For more information, check JJ’s updated website at or contact her at [email protected].

Below are some words directly from JJ, and links to some of my related blogs.

From JJ Marie: Diversity can be a difficult topic to discuss in corporations. What is the real organizational benefit to improving diversity and including minorities? Many organizations have made public statements and have visible initiatives for diversity in their employees, suppliers and customers. But not everyone in the organization may agree with a company’s efforts to improve diversity and inclusiveness. Society is certainly divided about diversity. If an employee shares his or her (negative) feelings about diversity, minorities or any related topics, they may be risking their job. Incongruence between corporate and personal views can cause problems in the organization – especially when even discussing these topics can lead to people losing their jobs.

Since the Supreme Court ruling legalizing same sex marriage, the fight for LGBTQ rights has focused on transgender people and issues, making JJ’s story relevant as it relates to all minorities. Her experiences from 30+ career in facilitation, speaking, training and consulting can be helpful in assessing real progress in diversity, helping people to positive discourse regarding diversity and assisting a company improve operations and the bottom line because of their diversity programs and policies. Just as it is strategically important for a transgender employee to be able to safely and comfortably transition at work, it is critically important to help employees improve their attitudes around people that are different from them. JJ and her consulting colleagues can use experience to help employees, management and the company improve in these areas.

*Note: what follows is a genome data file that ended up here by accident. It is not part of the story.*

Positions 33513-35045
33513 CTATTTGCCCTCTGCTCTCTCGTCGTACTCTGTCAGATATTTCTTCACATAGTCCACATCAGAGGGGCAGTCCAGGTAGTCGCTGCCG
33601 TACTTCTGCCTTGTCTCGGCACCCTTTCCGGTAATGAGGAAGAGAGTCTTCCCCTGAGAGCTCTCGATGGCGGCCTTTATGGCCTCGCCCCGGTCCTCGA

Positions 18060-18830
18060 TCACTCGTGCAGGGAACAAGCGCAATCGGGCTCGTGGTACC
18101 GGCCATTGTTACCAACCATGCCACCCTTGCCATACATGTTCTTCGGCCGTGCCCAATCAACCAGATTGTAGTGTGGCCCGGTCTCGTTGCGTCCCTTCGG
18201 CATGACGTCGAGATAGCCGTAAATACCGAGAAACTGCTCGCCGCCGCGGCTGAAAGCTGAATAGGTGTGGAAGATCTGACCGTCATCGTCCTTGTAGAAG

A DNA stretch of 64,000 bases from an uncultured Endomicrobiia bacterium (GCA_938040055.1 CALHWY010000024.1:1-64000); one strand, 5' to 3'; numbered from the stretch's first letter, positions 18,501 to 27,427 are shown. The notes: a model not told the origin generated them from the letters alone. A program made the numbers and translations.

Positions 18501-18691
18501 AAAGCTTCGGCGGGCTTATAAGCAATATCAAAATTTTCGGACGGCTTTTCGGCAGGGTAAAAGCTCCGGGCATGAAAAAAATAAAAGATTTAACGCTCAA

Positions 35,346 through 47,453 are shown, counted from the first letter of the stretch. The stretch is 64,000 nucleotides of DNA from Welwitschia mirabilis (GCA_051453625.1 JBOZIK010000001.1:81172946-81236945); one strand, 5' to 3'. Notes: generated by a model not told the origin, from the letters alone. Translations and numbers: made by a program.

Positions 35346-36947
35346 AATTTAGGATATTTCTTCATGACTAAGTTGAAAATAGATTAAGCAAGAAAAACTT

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Links to related blogs about social issues being addressed through the performing arts:

“A great diversity experience – Theater Breaking Through Barriers” about enjoying an off-Broadway play in New York City which featured actors with a wide range of disabilities.

“Promoting Diversity and Inclusion Through Bluegrass Music,” is about an innovative annual concert called “Shout and Shine” of diverse Bluegrass musicians. This celebration came about in 2016 as a direct response to North Carolina’s oppressive HB2 “bathroom bill” discriminating against our LGBT citizens.

I introduce the Justice Theater Project, a social justice theater company whose mission is to produce compelling theater experiences that create community dialogue and give voice to social concerns through my blog “The Justice Theater Project – Societal Impact Through the Performing Arts.”

A two part blog featuring a mother / daughter – director / actress pair using theater to make a positive impact in England. Link to part 1 which then contains a link to part 2.